The Goodies was a British TV series that combined situation comedy with surreal sketches, and originally aired 76 episodes on BBC from 1970 to 1980. It is probably not the cup of tea of most Americans today, but it was pretty funny for its intended British audience, as evidenced by its decade-long run. Also, by the fact that at least one of its viewers found a Goodies skit to be so hilarious that he laughed himself to death. It began on the evening of March 24th, 1975, which started off like many others for Alex Mitchell, a bricklayer from King’s Lynn, Norfolk.
He sat down after dinner to watch an episode of his favorite TV show, which he watched religiously every week. Mitchell knew to expect the show’s typical raw and physical humor. However, he was unprepared for that evening’s “Kung Fu Capers” episode. It featured a black belt in “Ecky Thump” – a little known martial art from Lancaster, that revolved around pelting opponents with black pudding. Something about that struck Mitchell as over the top hilarious. He began to guffaw uproariously, as his wife complained that he must be the only person in the world who thought The Goodies was funny.
Alex Mitchell, who enjoyed a good laugh, waved his killjoy missus away. However, on that particular evening, he might have been better off had he gotten off the couch and romanced her rather than continue to watch the TV. When the episode’s star attacked a kilt-wearing Scotsman with a stick of black pudding, and the Scotsman defended himself with a bagpipe, Mitchell lost it. He began to laugh uncontrollably, and after 25 minutes of nonstop laughter, he slid off the sofa, the victim of a fatal heart attack.
Mitchell’s death became quite famous at the time. His widow eventually wrote The Goodies a letter, to thank them for making her deceased hubby’s final moments so pleasant. In 2012, it was discovered that Mitchell had probably suffered from Long QT Syndrome when his granddaughter was rushed to the emergency room after a heart attack and was diagnosed with LQTS. The disease, which is hereditary, causes the heart beat to become irregular if the afflicted person undergoes continuous exertion or stress – such as nonstop laughter for 25 minutes. The irregular heartbeat can trigger a cardiac arrest, and that is probably what did in Alex Mitchell.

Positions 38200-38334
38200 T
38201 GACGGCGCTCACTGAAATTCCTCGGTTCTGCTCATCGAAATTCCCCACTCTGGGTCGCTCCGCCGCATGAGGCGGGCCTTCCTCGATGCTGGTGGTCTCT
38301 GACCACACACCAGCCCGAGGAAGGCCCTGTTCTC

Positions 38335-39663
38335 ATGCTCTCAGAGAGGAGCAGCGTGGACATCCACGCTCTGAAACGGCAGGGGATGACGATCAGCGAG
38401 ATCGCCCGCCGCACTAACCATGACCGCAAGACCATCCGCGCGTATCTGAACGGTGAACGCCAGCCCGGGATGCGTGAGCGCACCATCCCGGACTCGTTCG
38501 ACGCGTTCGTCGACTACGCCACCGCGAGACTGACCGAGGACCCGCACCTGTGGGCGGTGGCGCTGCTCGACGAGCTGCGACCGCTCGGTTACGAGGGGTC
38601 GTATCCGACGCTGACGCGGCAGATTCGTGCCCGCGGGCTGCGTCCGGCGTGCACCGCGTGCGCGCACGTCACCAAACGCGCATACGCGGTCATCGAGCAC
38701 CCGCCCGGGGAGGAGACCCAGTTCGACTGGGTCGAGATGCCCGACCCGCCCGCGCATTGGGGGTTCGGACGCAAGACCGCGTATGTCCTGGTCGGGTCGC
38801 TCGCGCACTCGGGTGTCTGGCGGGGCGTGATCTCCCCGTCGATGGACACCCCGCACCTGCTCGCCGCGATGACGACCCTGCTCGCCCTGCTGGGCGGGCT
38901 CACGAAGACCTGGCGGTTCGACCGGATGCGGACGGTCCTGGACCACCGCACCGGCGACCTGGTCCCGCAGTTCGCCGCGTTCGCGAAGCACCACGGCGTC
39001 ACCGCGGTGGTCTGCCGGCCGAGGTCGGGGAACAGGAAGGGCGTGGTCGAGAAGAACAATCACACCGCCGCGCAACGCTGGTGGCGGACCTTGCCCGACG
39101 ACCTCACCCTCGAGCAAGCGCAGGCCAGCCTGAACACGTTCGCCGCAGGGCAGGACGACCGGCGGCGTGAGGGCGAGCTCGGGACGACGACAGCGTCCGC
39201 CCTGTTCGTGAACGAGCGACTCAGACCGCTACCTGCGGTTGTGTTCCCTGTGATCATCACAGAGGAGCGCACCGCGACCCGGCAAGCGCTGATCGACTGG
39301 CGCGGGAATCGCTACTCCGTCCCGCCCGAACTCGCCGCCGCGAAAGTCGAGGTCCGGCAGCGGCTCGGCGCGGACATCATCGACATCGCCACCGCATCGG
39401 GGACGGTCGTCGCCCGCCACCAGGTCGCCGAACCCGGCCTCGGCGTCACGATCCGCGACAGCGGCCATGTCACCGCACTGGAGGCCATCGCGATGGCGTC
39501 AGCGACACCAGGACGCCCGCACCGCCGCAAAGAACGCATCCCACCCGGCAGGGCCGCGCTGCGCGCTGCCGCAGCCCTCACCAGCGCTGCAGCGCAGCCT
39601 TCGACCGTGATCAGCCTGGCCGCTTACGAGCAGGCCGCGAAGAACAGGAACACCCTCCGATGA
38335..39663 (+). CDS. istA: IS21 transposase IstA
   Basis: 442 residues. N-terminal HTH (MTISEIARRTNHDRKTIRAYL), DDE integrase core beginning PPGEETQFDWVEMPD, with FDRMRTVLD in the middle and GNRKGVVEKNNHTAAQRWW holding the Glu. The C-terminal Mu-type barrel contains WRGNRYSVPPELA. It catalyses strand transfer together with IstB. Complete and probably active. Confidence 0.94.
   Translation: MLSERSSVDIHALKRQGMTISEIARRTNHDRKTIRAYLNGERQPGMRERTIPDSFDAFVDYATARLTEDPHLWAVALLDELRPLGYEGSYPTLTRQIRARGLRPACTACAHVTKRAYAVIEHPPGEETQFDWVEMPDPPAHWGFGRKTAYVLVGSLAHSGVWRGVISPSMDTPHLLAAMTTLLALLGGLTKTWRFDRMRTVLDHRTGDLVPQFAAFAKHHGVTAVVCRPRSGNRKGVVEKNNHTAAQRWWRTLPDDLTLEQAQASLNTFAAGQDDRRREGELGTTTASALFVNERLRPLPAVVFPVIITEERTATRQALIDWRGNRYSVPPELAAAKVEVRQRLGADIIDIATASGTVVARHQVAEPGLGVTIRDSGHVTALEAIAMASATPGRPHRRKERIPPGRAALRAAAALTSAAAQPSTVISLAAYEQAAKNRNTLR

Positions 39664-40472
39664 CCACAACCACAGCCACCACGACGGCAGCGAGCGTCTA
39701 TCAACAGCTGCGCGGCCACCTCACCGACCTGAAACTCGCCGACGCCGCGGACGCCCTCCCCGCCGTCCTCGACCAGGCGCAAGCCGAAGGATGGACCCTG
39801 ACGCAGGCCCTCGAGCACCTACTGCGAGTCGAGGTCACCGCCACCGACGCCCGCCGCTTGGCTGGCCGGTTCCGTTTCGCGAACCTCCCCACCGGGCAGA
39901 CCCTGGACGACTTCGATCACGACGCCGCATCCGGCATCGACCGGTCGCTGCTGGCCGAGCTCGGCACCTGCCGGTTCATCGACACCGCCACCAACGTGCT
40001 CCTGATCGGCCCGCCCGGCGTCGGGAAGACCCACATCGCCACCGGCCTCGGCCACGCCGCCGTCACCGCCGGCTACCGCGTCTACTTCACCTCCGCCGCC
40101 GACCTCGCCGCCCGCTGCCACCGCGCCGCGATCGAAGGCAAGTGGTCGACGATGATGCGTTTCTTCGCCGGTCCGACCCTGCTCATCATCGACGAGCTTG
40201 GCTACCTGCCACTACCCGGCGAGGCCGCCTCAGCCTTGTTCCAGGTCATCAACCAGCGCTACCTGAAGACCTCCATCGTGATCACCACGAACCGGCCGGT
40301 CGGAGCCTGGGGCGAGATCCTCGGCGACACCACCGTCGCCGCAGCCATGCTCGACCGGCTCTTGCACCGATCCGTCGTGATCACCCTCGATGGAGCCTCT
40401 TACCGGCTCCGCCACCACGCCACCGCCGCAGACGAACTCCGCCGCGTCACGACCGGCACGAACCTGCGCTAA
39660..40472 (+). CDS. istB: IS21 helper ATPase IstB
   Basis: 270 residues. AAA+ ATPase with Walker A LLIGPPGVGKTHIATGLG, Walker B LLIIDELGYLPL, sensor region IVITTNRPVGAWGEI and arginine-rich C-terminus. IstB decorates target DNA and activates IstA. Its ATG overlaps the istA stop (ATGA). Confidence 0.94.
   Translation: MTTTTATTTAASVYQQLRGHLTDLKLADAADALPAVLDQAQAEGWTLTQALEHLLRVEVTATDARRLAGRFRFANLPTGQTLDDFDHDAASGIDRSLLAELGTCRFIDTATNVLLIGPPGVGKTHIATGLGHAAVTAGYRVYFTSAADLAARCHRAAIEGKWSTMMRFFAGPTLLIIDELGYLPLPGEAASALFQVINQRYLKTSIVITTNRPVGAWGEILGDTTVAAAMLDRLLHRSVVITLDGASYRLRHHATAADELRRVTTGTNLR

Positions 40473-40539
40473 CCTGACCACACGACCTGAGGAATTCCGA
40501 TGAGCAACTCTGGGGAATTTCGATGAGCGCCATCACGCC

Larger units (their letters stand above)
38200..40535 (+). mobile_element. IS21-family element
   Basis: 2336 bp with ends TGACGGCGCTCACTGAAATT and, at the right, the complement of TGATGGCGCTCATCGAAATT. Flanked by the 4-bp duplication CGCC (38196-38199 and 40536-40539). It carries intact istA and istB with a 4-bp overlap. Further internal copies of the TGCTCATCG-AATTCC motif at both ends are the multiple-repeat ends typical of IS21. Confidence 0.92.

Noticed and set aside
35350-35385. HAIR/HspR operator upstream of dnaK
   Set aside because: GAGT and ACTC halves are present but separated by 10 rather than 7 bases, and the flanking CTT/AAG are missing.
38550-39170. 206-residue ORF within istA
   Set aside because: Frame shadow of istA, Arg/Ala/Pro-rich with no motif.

The Discovery of Human Evolution’s “Missing Link” in England
In 1912, an amateur English archaeologist named Charles Dawson announced the discovery of human-like fossils in Piltdown, East Sussex. In a Pleistocene gravel bed, Dawson had found fossilized fragments of a cranium, jawbone, and other bones. Britain’s premier paleontologist pronounced the fossils evidence of a hitherto unknown proto-human species. They were also deemed the “missing link” between ape and man, evidence of the then-still controversial theory that man descended from apes. The pronouncements were accepted uncritically by many prominent British scientists. Further excavations in the vicinity were made in 1913 and 1914, in which stone tools were discovered.
Two miles away, teeth and additional skull fragments were unearthed. So were animal remains, and a mysterious carved bone that looked like a cricket bat. The excitement mounted with each new find. At the time of the Piltdown discovery, there was a growing, and as it ultimately turned out, correct, scientific belief that human evolution from ape to man had occurred in Africa. It was there that fossils of homo erectus, an early hominid, had been discovered. As seen below, that was problematic for many of the era’s British scientists.
Humans Originating in Africa Was too Jarring for Early 20th Century British Scientists
The discovery of homo erectus fossils in Africa meant that the cradle of mankind was in Africa, and that all humans were of African origin. The notion that they were ultimately African was hard to swallow for many Europeans, including many British scientists. The day’s prevalent racism and ethno-nationalism buttressed Britain’s scientific community’s confirmation bias. It made them interpret the Piltdown “evidence” in the light most favorable to their prejudices. Piltdown Man offered a feasible alternative, and thus a convenient out, from the challenge posed to the era’s racist theories by humanity’s African origins. As a result, prominent British scientists embraced the discovery, and defended it against all critics.
If the Piltdown discovery in England was accurate, it would mean that Britain had played a prominent role in human evolution. The “missing” link between man and ape would have occurred in Europe, not Africa. That would buttress the belief that Europeans – or at least the British – had evolved separately, and were not of African origins. Thus, the racist assumption that Europeans were a distinct and superior branch of the human tree could continue unchallenged. In actuality, the Piltdown discovery was a practical joke and a crude hoax. However, because of a combination of ineptness, ethno nationalism, and racism, the discovery was strongly embraced and defended by much of the British scientific establishment.
A Practical Joke That Roiled and Set Back Archaeology for Decades
It took four decades before Piltdown Man was debunked. That made it one of history’s most successful scientific hoaxes. It was also a hoax that seriously delayed the progress of science and archaeology. In those decades, few resources were directed at the study of human evolution in Africa, where the actual missing links were ultimately discovered. Despite the dearth of funds for African archaeological exploration, more proto-human fossils were discovered in Africa in the 1930s. Those finds, coupled with additional Neanderthal finds, left Piltdown Man as an odd outlier in human evolution.